Posted on March 1, 2019
This appeared as a contribution to the Young Fabians European Elections 2019 project
In sharp contrast to the rest of the Eurozone, Portugal has enjoyed a run of economic growth. Wages are growing and unemployment is falling. Seeing this happen under an openly anti-austerity government has given many European socialists a cause célèbre.
It could be argued that Portugal represents a “fourth way” for European social democrats. In sharp contrast to the approaches taken in the early-2000s by left-wing governments, Portugal’s government has aimed to fund pro-growth policies, rigorously pursuing wage hikes and investment in public services as needed.
Prime Minister António Costa, the former Mayor of Lisbon, leads a Socialist (PS) minority government in a confidence and supply agreement with Left Bloc (BE), The Communist Party (PCP) and The Greens (PEV). Despite the conservative So- 62 cial Democratic Party (PSD) winning more seats, Pedro Coelho’s government was voted down in parliament by the alliance of left-wing parties. Costa’s government pursued an anti-austerity programme that has resulted in steady economic growth that has already paid off at the ballot box. Costa’s party won convincingly at the 2017 local elections and his Socialists stand well placed to increase their MEPs in May and to win a general election in October, a feat not many Socialists parties in Europe will be able to achieve.
Portugal had to endure nearly a decade of slashes to public spending before Costa became Prime Minister. Since gaining power, the PS government has taken several necessary advances in the battle to combat the worst effects of austerity. However, after nearly three and a half years the government has not been able to completely alleviate austerity. In sharp contrast to the type of growth-spurring stimulus that Costa promised in 2015, his party has focussed on limiting the worst effects of austerity by managing the effects of the EU’s strict budget regulations. Increased public sector wages and lowered income taxes have all meant that infrastructure and healthcare have not had the kind of investment a Portuguese voter could expect under a socialist-led coalition. These issues top the list of priorities for Costa’s socialists heading into the election season. A recently announced 10-year National Investment Program is intended to be financed in part by EU funding which Costa hopes to secure through a clear consensus in his leadership.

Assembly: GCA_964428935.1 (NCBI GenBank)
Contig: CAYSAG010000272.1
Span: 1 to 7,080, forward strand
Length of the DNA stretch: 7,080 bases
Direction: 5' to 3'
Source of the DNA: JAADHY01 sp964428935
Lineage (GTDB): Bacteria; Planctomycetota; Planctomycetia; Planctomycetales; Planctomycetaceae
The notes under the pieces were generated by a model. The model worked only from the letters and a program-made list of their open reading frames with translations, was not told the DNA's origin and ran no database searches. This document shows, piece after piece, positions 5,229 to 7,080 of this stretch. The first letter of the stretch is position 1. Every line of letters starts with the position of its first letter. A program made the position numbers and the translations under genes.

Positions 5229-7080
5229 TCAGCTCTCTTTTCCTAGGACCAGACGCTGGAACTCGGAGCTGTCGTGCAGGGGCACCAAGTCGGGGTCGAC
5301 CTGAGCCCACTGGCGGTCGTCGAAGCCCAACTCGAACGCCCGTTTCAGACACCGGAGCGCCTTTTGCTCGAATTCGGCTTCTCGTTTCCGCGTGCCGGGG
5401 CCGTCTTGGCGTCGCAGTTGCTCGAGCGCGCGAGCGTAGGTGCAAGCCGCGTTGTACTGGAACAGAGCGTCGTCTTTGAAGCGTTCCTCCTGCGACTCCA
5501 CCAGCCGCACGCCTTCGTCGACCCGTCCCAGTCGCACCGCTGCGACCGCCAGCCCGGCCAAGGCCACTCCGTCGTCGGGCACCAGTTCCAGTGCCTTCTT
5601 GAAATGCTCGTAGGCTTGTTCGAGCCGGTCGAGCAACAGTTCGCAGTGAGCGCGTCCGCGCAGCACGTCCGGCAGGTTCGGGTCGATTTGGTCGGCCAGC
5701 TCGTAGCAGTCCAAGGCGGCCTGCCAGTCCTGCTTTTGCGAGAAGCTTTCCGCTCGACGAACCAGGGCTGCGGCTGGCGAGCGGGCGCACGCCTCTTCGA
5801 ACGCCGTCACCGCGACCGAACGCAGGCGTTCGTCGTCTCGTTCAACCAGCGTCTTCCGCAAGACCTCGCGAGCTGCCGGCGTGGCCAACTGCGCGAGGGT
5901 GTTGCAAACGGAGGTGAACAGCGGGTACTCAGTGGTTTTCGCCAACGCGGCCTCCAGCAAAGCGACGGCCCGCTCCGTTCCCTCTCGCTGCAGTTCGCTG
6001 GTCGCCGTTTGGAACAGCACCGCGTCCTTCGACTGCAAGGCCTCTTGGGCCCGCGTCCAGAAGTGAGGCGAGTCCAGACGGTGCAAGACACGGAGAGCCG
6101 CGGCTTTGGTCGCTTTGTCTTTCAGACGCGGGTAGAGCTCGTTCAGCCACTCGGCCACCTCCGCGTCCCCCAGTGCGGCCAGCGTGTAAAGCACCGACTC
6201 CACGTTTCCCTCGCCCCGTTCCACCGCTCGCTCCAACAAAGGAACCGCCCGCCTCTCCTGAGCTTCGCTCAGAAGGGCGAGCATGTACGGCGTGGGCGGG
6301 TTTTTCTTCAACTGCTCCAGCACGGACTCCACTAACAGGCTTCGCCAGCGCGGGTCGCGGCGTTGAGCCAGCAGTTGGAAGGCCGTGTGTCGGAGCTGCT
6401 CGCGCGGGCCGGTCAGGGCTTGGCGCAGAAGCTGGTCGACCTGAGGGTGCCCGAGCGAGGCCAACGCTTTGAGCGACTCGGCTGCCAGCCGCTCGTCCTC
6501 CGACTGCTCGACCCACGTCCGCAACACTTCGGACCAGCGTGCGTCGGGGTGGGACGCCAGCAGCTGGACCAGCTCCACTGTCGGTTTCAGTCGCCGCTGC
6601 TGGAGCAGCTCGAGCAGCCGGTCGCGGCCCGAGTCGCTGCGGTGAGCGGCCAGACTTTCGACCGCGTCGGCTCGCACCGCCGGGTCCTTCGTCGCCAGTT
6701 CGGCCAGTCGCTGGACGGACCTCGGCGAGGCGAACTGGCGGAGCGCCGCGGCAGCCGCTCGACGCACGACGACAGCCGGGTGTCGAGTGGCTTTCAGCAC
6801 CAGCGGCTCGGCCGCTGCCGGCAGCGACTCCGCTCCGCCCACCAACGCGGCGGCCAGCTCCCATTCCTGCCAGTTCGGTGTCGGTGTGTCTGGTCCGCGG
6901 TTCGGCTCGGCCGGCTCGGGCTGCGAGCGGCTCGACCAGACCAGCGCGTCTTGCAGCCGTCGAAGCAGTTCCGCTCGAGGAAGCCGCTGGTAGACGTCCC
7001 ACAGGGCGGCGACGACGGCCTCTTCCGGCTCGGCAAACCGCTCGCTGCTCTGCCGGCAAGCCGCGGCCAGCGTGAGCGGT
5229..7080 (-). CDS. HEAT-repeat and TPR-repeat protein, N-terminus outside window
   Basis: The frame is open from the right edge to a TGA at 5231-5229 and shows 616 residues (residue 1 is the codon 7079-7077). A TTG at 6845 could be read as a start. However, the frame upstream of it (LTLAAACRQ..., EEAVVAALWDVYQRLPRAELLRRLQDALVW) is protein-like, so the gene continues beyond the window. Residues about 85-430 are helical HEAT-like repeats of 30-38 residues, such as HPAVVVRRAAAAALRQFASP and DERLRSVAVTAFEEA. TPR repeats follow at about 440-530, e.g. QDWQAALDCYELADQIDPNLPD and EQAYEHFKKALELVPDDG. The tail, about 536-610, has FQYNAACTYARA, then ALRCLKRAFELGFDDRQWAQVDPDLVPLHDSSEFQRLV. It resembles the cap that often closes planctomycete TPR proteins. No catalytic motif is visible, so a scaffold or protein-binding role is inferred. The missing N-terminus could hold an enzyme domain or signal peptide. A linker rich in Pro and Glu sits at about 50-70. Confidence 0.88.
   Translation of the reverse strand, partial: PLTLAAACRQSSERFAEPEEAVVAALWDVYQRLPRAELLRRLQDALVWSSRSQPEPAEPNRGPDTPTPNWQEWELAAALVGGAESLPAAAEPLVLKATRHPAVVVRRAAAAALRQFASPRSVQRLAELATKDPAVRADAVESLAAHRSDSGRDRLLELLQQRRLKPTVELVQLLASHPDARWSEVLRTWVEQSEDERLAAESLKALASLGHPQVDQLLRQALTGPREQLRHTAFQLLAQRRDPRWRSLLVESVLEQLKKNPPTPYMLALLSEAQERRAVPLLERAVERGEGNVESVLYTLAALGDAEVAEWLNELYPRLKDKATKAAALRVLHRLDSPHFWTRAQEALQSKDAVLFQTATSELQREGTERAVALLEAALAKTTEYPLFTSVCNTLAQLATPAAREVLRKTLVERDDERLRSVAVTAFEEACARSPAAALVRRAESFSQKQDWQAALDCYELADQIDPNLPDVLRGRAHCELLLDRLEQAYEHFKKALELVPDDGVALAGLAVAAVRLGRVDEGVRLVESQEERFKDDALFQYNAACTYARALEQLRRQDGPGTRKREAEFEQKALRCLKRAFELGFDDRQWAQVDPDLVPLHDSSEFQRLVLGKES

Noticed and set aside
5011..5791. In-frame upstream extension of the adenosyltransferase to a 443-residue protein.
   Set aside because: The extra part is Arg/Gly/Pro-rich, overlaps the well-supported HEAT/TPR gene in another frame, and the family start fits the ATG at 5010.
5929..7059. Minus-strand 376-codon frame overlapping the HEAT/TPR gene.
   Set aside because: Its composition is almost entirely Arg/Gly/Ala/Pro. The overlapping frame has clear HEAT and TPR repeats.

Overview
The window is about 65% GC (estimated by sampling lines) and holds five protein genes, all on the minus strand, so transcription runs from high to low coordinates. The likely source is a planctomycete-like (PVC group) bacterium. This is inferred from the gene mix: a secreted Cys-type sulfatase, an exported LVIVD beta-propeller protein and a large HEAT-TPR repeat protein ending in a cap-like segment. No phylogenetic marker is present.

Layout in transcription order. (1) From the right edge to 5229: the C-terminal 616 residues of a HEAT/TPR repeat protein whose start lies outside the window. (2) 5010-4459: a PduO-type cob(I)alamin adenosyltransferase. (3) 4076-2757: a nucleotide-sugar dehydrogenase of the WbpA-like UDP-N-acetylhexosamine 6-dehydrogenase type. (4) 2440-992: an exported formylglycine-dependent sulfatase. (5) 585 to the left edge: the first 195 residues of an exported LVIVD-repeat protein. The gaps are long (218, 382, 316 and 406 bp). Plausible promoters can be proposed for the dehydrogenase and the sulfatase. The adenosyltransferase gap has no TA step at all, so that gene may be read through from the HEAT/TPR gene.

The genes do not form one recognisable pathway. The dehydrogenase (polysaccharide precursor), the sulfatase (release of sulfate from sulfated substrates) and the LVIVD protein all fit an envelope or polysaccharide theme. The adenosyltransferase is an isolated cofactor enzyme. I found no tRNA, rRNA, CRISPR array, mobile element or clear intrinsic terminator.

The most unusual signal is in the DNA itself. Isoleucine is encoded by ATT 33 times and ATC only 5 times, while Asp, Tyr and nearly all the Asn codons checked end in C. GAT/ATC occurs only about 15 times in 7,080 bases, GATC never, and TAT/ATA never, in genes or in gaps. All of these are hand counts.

Portugal’s case highlights the degree to which smaller European nations are limited in their ability to manage their own economies. Sitting MEPs are trying to ensure expected cuts to the EU budget have a smaller impact on Portugal, which they want negotiated before the elections. Attempting to avoid a 10% cut to their funding, PSD MEP José Manuel Fernandes says the goal is “to improve that.”
To begin, it is important to understand how exactly Portugal serves as a counterexample to the austerity policies that has been the dominant solution to problems posed to European policymakers for the past several decades. The Eurozone excludes two critical policy tools used to combat economic recessions. The first of these is currency devaluation, which is rendered impossible because members of the Eurozone share a currency, so individual member countries cannot print their own money during a time of crisis to make their exports more competitive. What’s more, the European Central Bank (ECB) — the institution responsible for printing euros — is, according to its charter, tasked solely with keeping inflation rates low. This mandate is in sharp contrast to the Federal Reserve in the United States, for instance, which is tasked with balancing inflation and unemployment. This means that the ECB will not devalue the Euro during crises, even if it would benefit individual member nations to do so.